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Frederik Pohl, master of science fiction; at 93

Mr. Pohl’s  view of a high-tech tomorrow was darkened by doubts about the social consequences of progress.

Sam Falk/New York Times/File 1967

Mr. Pohl’s view of a high-tech tomorrow was darkened by doubts about the social consequences of progress.

NEW YORK — Frederik Pohl, whose passion for science fiction while growing up in Brooklyn, N.Y., led to a distinguished career as one of its most literate and politically sophisticated practitioners, though one who was skeptical about attempts to perfect society through scientific means, died Monday at a hospital near his home in Palatine, Ill. He was 93.

His agent, Mitchell Waters, who confirmed the death, said Mr. Pohl was taken to the hospital in acute respiratory distress.

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Mr. Pohl was involved in publishing science fiction from the time he was a teenager, when he served as a literary agent for his science fiction-writing young friends. He went on to edit magazines and books before finding renown as a writer, often with collaborators.

Perhaps the most famous of his anti-utopian novels was “The Space Merchants,” a prescient satire that Mr. Pohl wrote in the early 1950s with Cyril M. Kornbluth. More than a decade before the surgeon general’s report on smoking and health, the authors imagined a future dominated by advertising executives, who compete to hook consumers on interlocking chains of addictive products. One such chain is started by a few mouthfuls of Crunchies.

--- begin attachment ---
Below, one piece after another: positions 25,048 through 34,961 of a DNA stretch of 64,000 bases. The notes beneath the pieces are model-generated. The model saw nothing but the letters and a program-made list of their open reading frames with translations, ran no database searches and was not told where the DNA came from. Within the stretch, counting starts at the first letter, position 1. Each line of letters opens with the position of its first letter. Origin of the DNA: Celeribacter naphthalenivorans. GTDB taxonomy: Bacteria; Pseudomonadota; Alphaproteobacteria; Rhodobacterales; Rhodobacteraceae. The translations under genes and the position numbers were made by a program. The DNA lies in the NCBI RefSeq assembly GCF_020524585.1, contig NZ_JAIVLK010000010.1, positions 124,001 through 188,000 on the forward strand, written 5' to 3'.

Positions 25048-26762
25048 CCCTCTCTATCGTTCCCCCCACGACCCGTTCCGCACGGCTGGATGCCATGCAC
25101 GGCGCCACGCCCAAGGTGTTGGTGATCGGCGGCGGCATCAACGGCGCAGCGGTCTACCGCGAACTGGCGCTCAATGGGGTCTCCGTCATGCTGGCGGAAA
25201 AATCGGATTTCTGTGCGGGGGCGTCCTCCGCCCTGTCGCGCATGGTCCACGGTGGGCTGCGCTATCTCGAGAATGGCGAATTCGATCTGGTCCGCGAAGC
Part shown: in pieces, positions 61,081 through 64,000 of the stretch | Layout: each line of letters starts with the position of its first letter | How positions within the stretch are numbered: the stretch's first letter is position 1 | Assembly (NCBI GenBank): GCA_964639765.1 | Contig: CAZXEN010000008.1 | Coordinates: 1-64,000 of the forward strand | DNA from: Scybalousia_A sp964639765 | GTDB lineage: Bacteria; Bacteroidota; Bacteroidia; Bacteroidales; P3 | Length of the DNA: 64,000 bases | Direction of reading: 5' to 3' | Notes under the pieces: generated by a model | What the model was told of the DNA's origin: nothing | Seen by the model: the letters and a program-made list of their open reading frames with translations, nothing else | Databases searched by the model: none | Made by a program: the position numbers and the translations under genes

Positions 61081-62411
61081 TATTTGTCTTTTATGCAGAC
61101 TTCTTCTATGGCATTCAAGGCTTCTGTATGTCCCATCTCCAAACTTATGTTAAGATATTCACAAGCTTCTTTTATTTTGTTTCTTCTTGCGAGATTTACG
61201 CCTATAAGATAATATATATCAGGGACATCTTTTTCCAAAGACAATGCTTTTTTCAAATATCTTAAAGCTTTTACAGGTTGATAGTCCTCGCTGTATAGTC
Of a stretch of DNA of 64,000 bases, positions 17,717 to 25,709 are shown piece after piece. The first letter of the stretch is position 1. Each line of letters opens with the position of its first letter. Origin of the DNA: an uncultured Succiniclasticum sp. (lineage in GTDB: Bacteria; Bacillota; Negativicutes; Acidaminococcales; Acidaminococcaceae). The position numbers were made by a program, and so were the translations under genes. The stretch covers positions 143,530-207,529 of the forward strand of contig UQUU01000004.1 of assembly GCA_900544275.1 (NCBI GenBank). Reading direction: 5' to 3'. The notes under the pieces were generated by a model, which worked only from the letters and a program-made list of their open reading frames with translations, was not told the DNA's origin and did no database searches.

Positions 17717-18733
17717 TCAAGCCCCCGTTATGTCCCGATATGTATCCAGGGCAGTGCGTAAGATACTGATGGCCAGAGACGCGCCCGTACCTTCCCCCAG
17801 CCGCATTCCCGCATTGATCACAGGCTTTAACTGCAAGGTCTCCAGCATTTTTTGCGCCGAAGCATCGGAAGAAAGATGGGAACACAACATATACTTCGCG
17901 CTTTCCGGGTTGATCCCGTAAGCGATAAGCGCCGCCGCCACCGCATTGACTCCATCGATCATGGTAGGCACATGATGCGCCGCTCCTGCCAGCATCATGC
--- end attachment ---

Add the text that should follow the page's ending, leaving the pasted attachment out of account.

“The Crunchies kicked off withdrawal symptoms that could be quelled only by another two squirts of Popsie from the fountain,” the authors wrote. “And Popsie kicked off withdrawal symptoms that could only be quelled by smoking Starr Cigarettes, which made you hungry for Crunchies.”

“The Space Merchants” has been translated into more than 25 languages and has sold millions of copies worldwide.

Mr. Pohl’s grasp of science was impressive; although entirely self-taught, he was elected a fellow of the American Association for the Advancement of Science in 1982. He was also in demand as a so-called futurist, speaking to business executives and other audiences about the shape of things to come in a science-dominated future — and about the unreliability of even short-range predictions.

His view of a high-tech tomorrow was always darkened by doubts about the social consequences of scientific advances. In his grim 1979 novel “Jem: The Making of a Utopia,” high-minded colonists to a distant planet make the same mistakes that have already doomed civilization on Earth. The novel won a National Book Award (then known as the American Book Award) in 1980.

Mr. Pohl was born in New York City. An early reader, he developed a taste for the science fiction magazines of the day. He dropped out of high school at 17 — “as soon as it was legal,” he said.